Coronavirus (COVID-19)

As health care entities around the country face staffing shortages, hospitals have started to turn to apps to fill nursing shifts. New apps allow hospitals to engage nurses as independent contractors to fill open shifts, allowing nurses to bid on shifts and select hours that match their schedule. Apps allow nurses to work as independent contractors and engage directly with the hospital as opposed to employees of the hospital or a nursing staffing agency that then engages on their behalf to staff the hospital. The Wall Street Journal recently reported on these apps, crediting their rise to nurses retiring or leaving the field after burn out from the COVID-19 pandemic, from which hospitals are still struggling to recover. But, these apps have existed for several years, and employment issues such as correct calculation of wages and tracking work time are something Epstein Becker Green has previously spotted.

Continue Reading Hospitals May Risk Penalties with Use of “Gig” Nurses

On April 11, 2023, U.S. Department of Health and Human Services’ Office for Civil Rights (OCR) announced its plan for termination of the existing notifications of enforcement discretion related to the expiration of the COVID-19 public health emergency (PHE) on May 11, 2023. 

Continue Reading Full HIPAA Enforcement to Resume as the COVID-19 Public Health Emergency Ends

In this episode of the Diagnosing Health Care Podcast:  In conjunction with the national COVID-19 public health emergency (PHE), the Centers for Medicare & Medicaid Services and other federal agencies have issued waivers and other declarations with the goal of giving providers flexibility in order to render services during the PHE. 

How should stakeholders prepare for the end of the PHE on May 11, 2023?

Continue Reading Podcast: The End of the Public Health Emergency – What’s to Come? – Diagnosing Health Care

In this episode of the Diagnosing Health Care Podcast:  While the COVID-19 pandemic seems to be moving into our rearview mirror, government investigations and enforcement actions targeting COVID-19-related fraud are just starting to heat up.

What can businesses do to prevent or mitigate potential civil and criminal charges in this area?

Continue Reading Podcast: Hot Areas in COVID-19 Enforcement, Testing, and Funding – Diagnosing Health Care

In this episode of the Diagnosing Health Care Podcast:  For years, pharmacy advocates have urged policymakers to make changes to state scope of practice laws that would permit pharmacists to prescribe and administer certain tests and vaccines at the pharmacy. How has COVID-19 impacted these efforts?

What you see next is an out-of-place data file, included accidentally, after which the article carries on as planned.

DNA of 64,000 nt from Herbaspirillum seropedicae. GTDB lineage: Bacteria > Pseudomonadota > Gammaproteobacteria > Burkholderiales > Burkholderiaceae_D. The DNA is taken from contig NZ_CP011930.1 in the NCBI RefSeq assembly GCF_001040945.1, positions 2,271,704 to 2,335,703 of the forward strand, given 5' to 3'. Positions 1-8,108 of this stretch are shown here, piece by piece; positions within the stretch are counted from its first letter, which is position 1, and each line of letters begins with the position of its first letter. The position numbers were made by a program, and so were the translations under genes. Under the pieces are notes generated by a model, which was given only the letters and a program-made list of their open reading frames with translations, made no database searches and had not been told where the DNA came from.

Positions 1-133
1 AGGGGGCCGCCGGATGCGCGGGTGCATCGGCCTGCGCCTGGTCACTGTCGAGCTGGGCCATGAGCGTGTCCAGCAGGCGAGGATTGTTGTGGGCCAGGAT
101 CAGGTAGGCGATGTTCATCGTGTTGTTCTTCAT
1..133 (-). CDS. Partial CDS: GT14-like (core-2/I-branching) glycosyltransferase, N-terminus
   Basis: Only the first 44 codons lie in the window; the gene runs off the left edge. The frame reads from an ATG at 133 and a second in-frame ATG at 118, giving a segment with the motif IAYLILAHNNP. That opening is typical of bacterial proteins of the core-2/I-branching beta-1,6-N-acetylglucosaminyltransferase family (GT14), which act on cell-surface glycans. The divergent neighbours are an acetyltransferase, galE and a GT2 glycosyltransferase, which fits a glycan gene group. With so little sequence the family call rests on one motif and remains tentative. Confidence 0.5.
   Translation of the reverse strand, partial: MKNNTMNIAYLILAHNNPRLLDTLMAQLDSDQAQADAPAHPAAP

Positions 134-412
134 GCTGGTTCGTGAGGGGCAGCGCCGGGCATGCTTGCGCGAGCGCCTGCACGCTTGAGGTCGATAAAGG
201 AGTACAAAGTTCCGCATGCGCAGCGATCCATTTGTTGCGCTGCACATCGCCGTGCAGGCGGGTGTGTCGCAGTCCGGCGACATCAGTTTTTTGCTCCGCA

Hear from special guest Will Chang, Chief Legal Officer of UpStream.

Continue Reading Podcast: Impact of COVID-19 on Pharmacist Scope of Practice: Before and After the PREP Act – Diagnosing Health Care

On April 20, 2022, the Department of Justice (DOJ) announced a nationwide coordinated enforcement action targeting COVID-19-related fraud involving charges against 21 individuals across nine federal districts, and over $149 million in alleged false claims submitted to federal programs.[1]

This marks the first significant DOJ enforcement action since Attorney General Merrick Garland named Associate Deputy Attorney General Kevin Chambers as the Director for COVID-19 Fraud Enforcement on March 10, an appointment President Biden previewed in his State of the Union address on March 1.
Continue Reading DOJ Announces Enforcement Action Involving “Largest and Most Wide-Ranging” COVID-19 Fraud Detected to Date

On April 7, 2022, the Centers for Medicare and Medicaid Services (CMS) issued guidance terminating numerous blanket waivers applicable to skilled nursing facilities (SNFs), inpatient hospices, intermediate care facilities for individuals with intellectual disabilities (ICF/IIDs), and end stage renal disease (ESRD) facilities.  The amount of blanket waivers ending is notable; while there have been terminations of waivers previously, these were usually limited to a single waiver.

CMS expressed concern “about how residents’ health and safety has been impacted by the regulations that have been waived, and the length of time for which they have been waived.” CMS reported that findings from onsite surveys at these facilities “revealed significant concerns with resident care that are unrelated to infection control.” Accordingly, CMS is acting to remove certain operational flexibilities not directly related to infection control.

Continue Reading CMS Ending Numerous COVID-19 Blanket Waivers for SNFs, Inpatient Hospice, ICF/IIDs, and ESRD Facilities

On March 22, 2022, the Occupational Safety and Health Administration (OSHA) announced that it had partially reopened the comment period for its permanent standard to protect health care and health care support workers from exposure to COVID-19 in the workplace.
Continue Reading OSHA Reopens Rulemaking Record for a Permanent Standard to Protect Health Care Workers Against COVID-19 and Considers Expanding Its Scope

On February 4, 2022, the Centers for Medicare and Medicaid Services (CMS) issued important updated guidance in a memo (QSO-21-08-NLTC) regarding how acute and continuing care facilities—including hospitals, ambulatory surgical centers, end-stage renal disease facilities, home health agencies, and hospices—manage infection control procedures in light of the COVID-19 public health emergency.

Continue Reading CMS Discontinues Prior Guidance on Visitation Restrictions and Rescinds COVID-19 Focus Infection Control Survey Procedures